5. “On the Buddha’s Prophecy” was written on the 11th day of the intercalary fifth month of 1273, while Nichiren Daishonin was residing where he had been exiled. It is not addressed to any particular individual and can be regarded as a message to all Nichiren’s disciples. ↩︎
  6. Birth, aging, sickness and death are the four fundamental human sufferings, which none of us can avoid. The teachings of Buddhism were expounded to enable people to overcome these sufferings. ↩︎
  7. Shakyamuni: Also known as Gautama Buddha, he is the founder of Buddhism. ↩︎
  8. Bodhisattvas of the Earth: The innumerable bodhisattvas that Shakyamuni Buddha calls forth to spread the Lotus Sutra in the evil age after his passing and eternally guide all people to happiness. They emerge from the earth in “Emerging from the Earth,” the 15th chapter of the Lotus Sutra, hence their name. Each is a great bodhisattva—golden-hued, magnificent and firm in intent—accompanied by a retinue of friends and companions equal in number to the sands of 60,000 Ganges rivers. ↩︎
  9. The Latter Day of the Law refers to the period after Shakyamuni’s death when his teachings have lost their effectiveness and become ossified, and the world is afflicted by strife and conflict. Nichiren Daishonin appeared during this time and taught the great teaching of Nam-myoho-renge-kyo to relieve the sufferings of the people of the Latter Day of the Law for all eternity. ↩︎
  10. The first three Soka Gakkai presidents: first President Tsunesaburo Makiguchi, second President Josei Toda and third President Daisaku Ikeda. They are also referred to as the Soka Gakkai’s three founding presidents. ↩︎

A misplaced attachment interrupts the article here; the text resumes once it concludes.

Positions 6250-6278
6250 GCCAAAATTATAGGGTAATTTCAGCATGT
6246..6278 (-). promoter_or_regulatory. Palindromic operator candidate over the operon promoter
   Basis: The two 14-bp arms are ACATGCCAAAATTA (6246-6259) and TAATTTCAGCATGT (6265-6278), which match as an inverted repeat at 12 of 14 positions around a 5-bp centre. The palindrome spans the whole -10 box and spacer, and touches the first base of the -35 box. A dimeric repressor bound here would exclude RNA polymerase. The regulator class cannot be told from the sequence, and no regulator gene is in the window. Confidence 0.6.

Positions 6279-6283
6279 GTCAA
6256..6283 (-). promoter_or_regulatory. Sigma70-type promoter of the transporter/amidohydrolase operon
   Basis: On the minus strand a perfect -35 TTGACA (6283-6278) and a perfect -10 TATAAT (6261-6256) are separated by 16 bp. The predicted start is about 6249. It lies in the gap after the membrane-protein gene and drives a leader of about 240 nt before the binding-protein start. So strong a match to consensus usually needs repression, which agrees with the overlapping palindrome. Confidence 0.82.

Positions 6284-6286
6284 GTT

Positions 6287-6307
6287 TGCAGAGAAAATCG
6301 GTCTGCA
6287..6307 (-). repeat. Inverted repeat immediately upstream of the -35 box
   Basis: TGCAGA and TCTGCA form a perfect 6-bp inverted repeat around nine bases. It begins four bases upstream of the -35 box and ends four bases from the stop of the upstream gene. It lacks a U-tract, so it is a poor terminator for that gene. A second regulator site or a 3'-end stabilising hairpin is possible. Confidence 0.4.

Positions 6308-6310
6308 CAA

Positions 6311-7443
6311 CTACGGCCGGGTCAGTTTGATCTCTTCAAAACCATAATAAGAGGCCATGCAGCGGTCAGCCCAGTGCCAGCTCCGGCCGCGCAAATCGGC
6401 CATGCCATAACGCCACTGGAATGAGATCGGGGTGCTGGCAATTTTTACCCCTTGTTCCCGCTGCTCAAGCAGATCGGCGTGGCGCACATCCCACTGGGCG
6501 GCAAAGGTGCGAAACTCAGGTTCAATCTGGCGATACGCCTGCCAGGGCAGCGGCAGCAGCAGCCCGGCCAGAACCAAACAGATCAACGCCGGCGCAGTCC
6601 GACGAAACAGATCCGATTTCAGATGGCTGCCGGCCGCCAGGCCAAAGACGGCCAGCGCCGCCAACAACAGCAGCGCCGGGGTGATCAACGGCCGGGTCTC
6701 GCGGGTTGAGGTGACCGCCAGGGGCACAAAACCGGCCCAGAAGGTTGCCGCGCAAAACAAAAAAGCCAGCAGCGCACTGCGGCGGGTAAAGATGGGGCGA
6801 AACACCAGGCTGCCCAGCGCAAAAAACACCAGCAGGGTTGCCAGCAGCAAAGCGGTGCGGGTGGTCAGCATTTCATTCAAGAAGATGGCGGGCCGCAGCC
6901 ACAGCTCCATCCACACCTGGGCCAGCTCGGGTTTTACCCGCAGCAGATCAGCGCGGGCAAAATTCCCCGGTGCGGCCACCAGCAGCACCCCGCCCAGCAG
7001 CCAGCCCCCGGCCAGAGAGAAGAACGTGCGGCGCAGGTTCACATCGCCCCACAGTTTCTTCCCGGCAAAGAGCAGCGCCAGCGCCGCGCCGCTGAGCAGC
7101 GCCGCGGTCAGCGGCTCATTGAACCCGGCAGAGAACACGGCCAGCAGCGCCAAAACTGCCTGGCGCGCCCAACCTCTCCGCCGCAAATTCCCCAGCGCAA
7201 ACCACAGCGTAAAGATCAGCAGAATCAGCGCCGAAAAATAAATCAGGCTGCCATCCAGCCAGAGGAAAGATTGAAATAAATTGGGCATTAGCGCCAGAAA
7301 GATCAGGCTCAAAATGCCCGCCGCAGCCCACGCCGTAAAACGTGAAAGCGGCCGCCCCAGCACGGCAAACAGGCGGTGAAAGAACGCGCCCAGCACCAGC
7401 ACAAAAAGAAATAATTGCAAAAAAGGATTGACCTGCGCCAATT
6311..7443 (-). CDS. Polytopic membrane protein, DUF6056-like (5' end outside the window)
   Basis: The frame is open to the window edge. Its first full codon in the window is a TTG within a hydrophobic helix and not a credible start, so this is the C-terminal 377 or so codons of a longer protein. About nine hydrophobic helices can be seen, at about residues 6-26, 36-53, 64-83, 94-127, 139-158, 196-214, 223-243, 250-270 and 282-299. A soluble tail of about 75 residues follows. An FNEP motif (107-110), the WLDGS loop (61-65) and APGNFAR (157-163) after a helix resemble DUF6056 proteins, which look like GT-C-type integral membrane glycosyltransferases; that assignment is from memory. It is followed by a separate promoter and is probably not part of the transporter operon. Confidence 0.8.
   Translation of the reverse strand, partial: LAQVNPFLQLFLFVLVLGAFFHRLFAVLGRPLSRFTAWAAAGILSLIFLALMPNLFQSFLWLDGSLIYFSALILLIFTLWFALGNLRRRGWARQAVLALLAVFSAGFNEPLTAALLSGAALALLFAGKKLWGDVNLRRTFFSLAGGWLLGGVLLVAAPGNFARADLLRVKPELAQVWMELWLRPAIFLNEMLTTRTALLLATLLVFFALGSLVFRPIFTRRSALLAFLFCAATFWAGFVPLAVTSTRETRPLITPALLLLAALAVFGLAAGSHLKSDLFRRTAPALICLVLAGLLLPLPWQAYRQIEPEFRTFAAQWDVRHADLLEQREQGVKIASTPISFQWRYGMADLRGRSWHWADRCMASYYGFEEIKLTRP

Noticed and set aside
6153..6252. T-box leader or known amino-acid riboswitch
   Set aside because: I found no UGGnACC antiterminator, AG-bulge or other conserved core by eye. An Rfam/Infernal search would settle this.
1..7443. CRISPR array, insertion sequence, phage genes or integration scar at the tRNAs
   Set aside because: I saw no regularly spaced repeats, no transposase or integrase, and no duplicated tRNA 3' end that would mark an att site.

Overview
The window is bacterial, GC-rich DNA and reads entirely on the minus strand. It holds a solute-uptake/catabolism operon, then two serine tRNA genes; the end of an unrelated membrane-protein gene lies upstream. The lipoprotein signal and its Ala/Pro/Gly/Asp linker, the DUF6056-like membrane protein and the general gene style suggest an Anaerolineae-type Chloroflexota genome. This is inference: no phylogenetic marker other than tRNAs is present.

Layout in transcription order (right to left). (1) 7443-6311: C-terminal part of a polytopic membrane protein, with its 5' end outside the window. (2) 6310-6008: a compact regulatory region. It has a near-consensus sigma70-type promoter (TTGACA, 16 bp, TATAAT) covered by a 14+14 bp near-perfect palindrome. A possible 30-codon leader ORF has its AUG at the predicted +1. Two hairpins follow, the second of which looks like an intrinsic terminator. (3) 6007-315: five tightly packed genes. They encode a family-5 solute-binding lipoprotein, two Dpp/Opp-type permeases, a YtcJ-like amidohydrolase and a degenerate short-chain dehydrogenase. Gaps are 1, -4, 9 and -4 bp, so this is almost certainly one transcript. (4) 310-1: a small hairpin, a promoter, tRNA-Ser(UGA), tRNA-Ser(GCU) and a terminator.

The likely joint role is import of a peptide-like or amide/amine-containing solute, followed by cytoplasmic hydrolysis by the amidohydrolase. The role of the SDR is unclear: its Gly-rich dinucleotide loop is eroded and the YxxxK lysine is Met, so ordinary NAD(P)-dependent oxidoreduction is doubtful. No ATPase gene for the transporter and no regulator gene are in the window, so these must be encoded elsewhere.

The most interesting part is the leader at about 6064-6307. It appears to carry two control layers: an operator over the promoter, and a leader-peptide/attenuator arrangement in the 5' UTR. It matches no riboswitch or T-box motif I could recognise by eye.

11. Intercalary month: In pre-modern times, Japan, like China, recorded dates based on the lunar calendar. New Year’s Day on the lunar calendar, which was regarded as the beginning of the first month and of spring, varied from year to year, but always fell somewhere between what would have been January 21 and February 19 on the Gregorian, or solar, calendar. Because the months of the lunar year were shorter than those of the solar one, it was necessary to add an extra month at certain intervals so that the lunar year accurately reflected the seasons. Such a month is known as an intercalary month and occurred regularly about once every 33 months. In English translations, such months are indicated by the word “intercalary,” as in “the intercalary fifth month.” ↩︎
  12. Sado Exile: Nichiren Daishonin’s exile to Sado Island off the western coast of Japan from October 1271, following the Tatsunokuchi Persecution on September 12, 1271, through March 1274. In the two years and five months the Daishonin was on Sado, he lacked sufficient food and clothing and his life was under constant threat from Nembutsu followers. During this perilous time, however, he composed many important works, including “The Opening of the Eyes” and “The Object of Devotion for Observing the Mind,” and offered encouragement to his followers. ↩︎
  13. This is referred to as “the westward transmission of Buddhism.” ↩︎
  14. Translated from Japanese. Josei Toda, Toda Josei zenshu (The Collected Writings of Josei Toda), vol. 3 (Tokyo: Seikyo Shimbunsha, 1983), p. 127. ↩︎
  15. President Toda first articulated his concept of global citizenship at a youth division study seminar in 1952. It is the idea that all the people of the world are members of a global family and should seek prosperity through mutual cooperation and harmony rather than engaging in conflict and discrimination. ↩︎
  16. Young Phoenix Group: A training group for high school division members formed in 1966. ↩︎
  17. Translated from Japanese. N. Radhakrishnan, Ganji Kingu Ikeda; Hiboryoku to taiwa no keifu (Mahatma Gandhi, Martin Luther King and Daisaku Ikeda as Champions of Nonviolence) (Tokyo: Daisanbunmei-sha, 2002), p. 127. ↩︎